Pro-Russian rebels in the city of Gorlivka, in the Donetsk region, fire missiles at Ukrainian forces in Debaltseve. Fighting continued in Debaltseve for a number of days after the Minsk ceasefire began.
ANDREY BORODULIN | AFP | Getty Images
22/22 18 February 2015
Ukrainian soldiers repair the bullet-shattered windshield of their truck as their withdraw from the strategic town of Debaltseve. Following intense shelling from pro-Russian rebels, Ukrainian forces began to leave the town in the early hours of February 18.
Brendan Hoffman | Getty Images
One key element in the ceasefire agreement signed between Kiev and the separatists in the Belarus capital, Minsk, last week is that all foreign fighters must leave the country. The Ukrainian government and its Western backers have charged that thousands in the rebel ranks are members of Russia’s armed forces. The separatists accuse the “Kiev junta” of recruiting “international fascists”.
The claims of a “foreign hand” were present when the strife began. Five months ago, at Andrievka, near Slovyansk, I was shown Nato-issue 5.56 mm cartridges, American military MREs (meals ready to eat) and a combat jacket with a Union Flag armpatch by local people as evidence of secret Western backing for Kiev. There were plausible explanations why this was not the case. Similarly, prisoners presented by the Ukrainian forces as infiltrators from across the Russian border turned out to be Ukrainians.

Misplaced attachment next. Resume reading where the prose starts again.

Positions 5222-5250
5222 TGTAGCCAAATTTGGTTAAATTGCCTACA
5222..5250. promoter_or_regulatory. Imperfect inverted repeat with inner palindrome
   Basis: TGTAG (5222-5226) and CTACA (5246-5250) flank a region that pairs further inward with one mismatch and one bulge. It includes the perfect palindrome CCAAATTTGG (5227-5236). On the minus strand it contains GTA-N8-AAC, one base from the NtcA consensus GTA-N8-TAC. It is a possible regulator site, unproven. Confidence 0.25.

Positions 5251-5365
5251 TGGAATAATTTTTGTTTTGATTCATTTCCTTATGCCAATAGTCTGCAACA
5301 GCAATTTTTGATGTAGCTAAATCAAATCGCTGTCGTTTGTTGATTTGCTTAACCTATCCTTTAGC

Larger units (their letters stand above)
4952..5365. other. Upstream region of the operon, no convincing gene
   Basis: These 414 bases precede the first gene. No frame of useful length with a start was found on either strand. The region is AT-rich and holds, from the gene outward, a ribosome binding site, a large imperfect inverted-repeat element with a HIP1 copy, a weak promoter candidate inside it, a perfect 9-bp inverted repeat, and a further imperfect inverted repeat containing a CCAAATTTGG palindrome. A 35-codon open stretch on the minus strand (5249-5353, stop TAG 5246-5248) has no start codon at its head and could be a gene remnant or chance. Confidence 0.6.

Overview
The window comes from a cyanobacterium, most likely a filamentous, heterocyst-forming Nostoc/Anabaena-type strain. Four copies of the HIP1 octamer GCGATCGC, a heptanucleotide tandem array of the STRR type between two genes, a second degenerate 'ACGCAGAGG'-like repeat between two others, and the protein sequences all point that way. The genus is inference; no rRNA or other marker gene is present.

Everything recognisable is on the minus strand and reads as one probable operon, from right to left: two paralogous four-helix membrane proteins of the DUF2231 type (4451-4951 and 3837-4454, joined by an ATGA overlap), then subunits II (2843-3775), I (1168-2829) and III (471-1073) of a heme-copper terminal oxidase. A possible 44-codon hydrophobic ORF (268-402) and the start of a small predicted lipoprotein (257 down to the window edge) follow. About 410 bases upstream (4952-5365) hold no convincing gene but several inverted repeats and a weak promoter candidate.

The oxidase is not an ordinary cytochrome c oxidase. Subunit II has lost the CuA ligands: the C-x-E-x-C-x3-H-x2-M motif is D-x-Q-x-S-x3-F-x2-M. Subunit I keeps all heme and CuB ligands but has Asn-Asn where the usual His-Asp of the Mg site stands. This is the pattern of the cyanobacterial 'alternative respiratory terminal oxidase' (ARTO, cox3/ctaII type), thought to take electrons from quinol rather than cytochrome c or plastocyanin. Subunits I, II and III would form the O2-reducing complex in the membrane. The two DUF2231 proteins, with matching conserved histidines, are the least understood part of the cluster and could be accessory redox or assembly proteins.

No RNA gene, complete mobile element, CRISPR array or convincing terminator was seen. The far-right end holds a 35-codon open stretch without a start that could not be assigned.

But since then we have had separatist commanders like Igor Strelkov who, under the name of Igor Girkin from Moscow served in the Russian intelligence service, the FSB, by his own admission until last year. Earlier this month we came across fighters among the rebels who were vague about exactly when they stopped being regulars in the Russian forces.
Private armies, funded by oligarchs, fighting for the Kiev government, have attracted hard-right recruits. The Azov Battalion is particularly popular for foreign volunteers because of its English-language social pages. Mikael Skillt, a 37-year-old former Swedish soldier, joined after his “warrior soul was awakened” by the Maidan protests against Yanukovych’s government.
Skillt, who says he is proud to be a National Socialist, was “fighting for the freedom of the Ukrainian people against Putin’s imperialist front”. His next campaign is going to be in Syria, fighting for the regime. But isn’t Putin the regime’s ally? “Yes, but Assad is standing up to international Zionism and that is of the utmost importance,” was the response.
It remains unclear if and when Skillt will make it to Syria. He was based at a disused summer school in the village Shyrokyne, outside Mariupol, when it came under heavy fire two weeks ago, forcing his unit to retreat, abandoning weapons.
The attack was carried out by an artillery unit manned by Russians to the north-east who were in Ukraine, they said, “on holiday”.